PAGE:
Clark County commissioners will hold a public hearing April 20 to discuss a proposal to re-zone 70 acres in Mad River Twp. and Enon that has faced opposition from some residents and township leaders.
Township officials and residents have expressed concerned about flooding, increased traffic and other issues. Enon officials haven’t taken a position on the project, Mayor Tim Howard said.
The request to rezone the agricultural property at the northeast corner of Fairfield Pike and Hunter Road near the Houck Meadows subdivision to residential was approved by the Clark County Planning Commission, but was rejected by the rural zoning commission last month in a unanimous vote.
Steve Butler, president of developer Community Civil Engineers, said the builder wants to establish a new subdivision with single family homes to benefit the entire county.
“As Clark County strives to attract new businesses, I think having new housing available for families would be a very positive attribute that the county could offer,” Butler said.
Garnett Traylor has circulated a petition against the development and hopes residents can stop the project.
“I do object to them trying to double the number of houses. I think it would put a severe strain on everything around here. Our schools are bursting at the seams. They’ve got trailers over there at Greenon High School and they don’t have enough room in the schools,” Traylor said.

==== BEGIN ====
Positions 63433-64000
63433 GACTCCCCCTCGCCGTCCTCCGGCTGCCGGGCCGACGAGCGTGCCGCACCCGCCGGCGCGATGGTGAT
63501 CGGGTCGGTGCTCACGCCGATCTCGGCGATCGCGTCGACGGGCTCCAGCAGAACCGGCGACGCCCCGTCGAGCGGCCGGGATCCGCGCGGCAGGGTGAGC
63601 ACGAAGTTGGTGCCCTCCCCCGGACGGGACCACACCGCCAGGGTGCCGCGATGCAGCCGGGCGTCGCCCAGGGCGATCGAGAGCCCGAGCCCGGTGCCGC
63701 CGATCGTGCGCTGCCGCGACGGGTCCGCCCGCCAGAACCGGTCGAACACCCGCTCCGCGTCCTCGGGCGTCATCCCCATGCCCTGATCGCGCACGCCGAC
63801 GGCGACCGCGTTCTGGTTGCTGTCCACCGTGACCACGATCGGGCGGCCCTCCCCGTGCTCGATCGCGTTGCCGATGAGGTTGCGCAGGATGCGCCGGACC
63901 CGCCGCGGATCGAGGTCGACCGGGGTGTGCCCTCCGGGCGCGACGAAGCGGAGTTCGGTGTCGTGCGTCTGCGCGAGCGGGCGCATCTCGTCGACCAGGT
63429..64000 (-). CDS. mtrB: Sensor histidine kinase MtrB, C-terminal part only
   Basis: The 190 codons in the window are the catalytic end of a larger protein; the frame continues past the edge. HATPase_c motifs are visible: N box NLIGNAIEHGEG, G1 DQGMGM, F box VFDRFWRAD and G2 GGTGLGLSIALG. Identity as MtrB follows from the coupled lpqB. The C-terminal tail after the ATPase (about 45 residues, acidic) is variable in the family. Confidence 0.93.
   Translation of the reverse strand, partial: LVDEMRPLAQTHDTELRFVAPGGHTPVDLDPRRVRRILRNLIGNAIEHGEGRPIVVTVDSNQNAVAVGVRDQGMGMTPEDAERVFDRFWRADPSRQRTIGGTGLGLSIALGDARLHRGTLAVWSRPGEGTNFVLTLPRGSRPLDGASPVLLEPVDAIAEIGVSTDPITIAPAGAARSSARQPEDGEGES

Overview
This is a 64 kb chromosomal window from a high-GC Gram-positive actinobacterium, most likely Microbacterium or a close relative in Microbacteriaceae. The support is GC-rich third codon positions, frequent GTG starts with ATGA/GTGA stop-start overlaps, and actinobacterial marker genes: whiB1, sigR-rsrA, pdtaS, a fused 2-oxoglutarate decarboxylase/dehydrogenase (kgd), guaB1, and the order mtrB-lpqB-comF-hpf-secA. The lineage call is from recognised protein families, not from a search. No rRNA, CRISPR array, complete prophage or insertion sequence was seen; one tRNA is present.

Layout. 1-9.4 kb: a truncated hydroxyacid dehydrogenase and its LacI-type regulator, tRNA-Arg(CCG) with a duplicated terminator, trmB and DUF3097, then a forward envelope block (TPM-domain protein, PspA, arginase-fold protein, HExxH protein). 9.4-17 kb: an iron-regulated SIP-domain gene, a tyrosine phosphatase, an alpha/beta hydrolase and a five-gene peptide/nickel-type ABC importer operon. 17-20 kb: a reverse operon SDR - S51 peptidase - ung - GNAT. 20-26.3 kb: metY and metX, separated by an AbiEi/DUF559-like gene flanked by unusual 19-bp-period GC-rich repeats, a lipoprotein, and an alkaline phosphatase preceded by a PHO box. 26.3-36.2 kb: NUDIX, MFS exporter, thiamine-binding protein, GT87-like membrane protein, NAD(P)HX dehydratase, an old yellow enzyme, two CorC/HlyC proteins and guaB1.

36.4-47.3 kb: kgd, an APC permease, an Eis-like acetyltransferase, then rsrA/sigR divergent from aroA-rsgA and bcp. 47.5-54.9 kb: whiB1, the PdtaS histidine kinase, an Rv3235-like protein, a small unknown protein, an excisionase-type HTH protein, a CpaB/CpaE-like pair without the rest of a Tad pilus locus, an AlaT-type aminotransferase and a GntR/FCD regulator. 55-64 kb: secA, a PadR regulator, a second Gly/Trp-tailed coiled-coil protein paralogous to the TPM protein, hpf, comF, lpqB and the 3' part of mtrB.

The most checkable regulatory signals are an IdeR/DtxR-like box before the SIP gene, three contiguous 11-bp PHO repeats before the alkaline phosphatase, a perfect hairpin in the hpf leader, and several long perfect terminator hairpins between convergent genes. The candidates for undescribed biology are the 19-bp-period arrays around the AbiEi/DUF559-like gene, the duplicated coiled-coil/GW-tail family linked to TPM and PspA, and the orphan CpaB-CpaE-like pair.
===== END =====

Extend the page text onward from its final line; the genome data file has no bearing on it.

County commissioners will decided later this month whether the project can move forward.
Commissioner John Detrick said he has visited the site and will make a decision after hearing more information from both sides at the hearing.
“I’d like to see development because development would lead to lower housing costs and it will create newer housing stock, which is a gauge that certain businesses use when they locate in a community,” he said.
Detrick said he’s aware that a portion of the project is in a flood plain and will also consider concerns by Houck Meadows residents concerned about flooding.
He said he would weigh whether a new subdivision would improve or worsen water runoff in the area.
“I’m going to weigh that in my conclusion and try to come up with what’s best for the citizens in the area,” Detrick said.
County Commissioner Rick Lohnes, who is on the planning commission, said he and others on that board approved it based on the information presented to them.
The planning board had minimal information about residents’ concerns at that time, he said, but county commissioners want to hear their views.
“I know drainage is a big issue, but the drainage isn’t getting fixed by anybody now — the township or anyone, the land owner,” Lohnes said. “Maybe this is a chance to add new homes in the county and the township, which is very important. At the same time, maybe fix drainage. But it’s one of those things that nothing is going to get fixed, nothing is going to get changed, if it doesn’t get rezoned.”
Developers won’t spend money on detailed plans needed by Clark County Community Development and the county engineer if the site is not rezoned, Lohnes said.
County Commissioner David Herier said he has visited the site multiple times and recalled seeing a home where there’s water just sitting in ditches.
“I’m definitely sympathetic to the current water issues and I understand the concerns,” Herier said. “It’s wet down there so I understand why they’re worried, but the experts are telling us that it would probably get better not worse.”